Egan now considers herself part of this “club” that she never asked to be a part of, but has met so many other inspirational women and men who are part of the same “club”. As a nurse, she feels she understands patients who have or survived cancer on a different level that is indescribable. It has taught her to be kind to everyone, never knowing what people are going through.
Egan is an advocate that others do their self-breast exams and be diligent in getting their annual mammograms and other preventative exams.
“Get to know your body and if there are changes, don’t ignore them, and brush it off as ‘it’s probably nothing’ get it checked out,” says Egan. “Early detection is key and saves lives.”
“Shannon is a nurse, a mother, a survivor and so much more,” says Anne Horbatuck vice president, Ambulatory Services and chief operating officer, UConn Medical Group. “She has been courageous strong and a role model for so many, sharing her personal story and how early detection saved her life.”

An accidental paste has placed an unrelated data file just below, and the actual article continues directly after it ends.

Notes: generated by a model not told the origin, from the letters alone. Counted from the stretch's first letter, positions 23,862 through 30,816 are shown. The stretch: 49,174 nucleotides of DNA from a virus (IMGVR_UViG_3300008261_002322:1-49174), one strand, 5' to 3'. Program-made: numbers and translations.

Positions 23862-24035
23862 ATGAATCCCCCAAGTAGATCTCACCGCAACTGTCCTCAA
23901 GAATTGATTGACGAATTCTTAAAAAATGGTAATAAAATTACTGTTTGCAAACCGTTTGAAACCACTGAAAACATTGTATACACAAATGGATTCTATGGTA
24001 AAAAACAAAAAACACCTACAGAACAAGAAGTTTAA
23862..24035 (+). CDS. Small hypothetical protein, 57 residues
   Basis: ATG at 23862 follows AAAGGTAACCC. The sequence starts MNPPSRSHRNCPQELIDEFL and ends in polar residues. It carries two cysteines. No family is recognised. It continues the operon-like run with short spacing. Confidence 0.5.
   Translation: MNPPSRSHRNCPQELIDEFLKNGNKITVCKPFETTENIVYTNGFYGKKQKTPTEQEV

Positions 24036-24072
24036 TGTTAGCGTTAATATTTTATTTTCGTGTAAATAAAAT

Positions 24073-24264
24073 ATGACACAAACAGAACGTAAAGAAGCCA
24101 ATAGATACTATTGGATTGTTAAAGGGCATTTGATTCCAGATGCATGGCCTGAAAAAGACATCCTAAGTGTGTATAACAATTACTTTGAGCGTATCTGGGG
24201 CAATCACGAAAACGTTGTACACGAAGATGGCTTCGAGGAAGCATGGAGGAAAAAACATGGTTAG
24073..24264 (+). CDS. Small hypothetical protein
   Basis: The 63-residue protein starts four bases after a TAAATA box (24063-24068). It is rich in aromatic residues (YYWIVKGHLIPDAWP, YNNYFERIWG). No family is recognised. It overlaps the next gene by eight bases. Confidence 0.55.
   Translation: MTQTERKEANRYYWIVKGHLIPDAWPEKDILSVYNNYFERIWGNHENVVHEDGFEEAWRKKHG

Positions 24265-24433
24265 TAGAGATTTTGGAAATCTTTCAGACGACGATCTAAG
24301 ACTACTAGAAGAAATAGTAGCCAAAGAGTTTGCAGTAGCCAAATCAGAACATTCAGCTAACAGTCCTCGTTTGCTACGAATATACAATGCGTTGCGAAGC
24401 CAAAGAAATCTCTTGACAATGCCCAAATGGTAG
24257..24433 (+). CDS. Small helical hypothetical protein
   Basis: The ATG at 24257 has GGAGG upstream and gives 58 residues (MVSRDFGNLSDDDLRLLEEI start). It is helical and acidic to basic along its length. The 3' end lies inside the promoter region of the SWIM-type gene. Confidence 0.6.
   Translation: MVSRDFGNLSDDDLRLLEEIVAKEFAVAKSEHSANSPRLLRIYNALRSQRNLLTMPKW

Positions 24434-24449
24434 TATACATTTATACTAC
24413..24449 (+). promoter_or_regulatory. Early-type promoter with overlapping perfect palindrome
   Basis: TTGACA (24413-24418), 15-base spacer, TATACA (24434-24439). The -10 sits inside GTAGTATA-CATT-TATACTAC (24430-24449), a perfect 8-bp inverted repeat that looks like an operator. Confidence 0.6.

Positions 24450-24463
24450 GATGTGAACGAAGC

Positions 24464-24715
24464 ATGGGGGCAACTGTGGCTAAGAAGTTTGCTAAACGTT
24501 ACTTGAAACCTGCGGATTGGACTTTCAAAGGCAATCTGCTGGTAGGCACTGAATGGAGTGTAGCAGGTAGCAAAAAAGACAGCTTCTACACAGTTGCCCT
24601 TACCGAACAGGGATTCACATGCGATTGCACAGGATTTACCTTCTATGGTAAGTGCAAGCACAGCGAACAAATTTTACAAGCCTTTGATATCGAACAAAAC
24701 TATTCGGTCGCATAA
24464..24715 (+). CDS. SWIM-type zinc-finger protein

“Overall, I’m simply grateful to be able to go home to my husband and two beautiful daughters at the end of the day,” says Egan.
Breast Cancer Awareness Month serves as a reminder to get your annual mammogram. If you have not yet had your annual mammogram or do not have one scheduled for this year, call 860-679-2784 today to schedule one.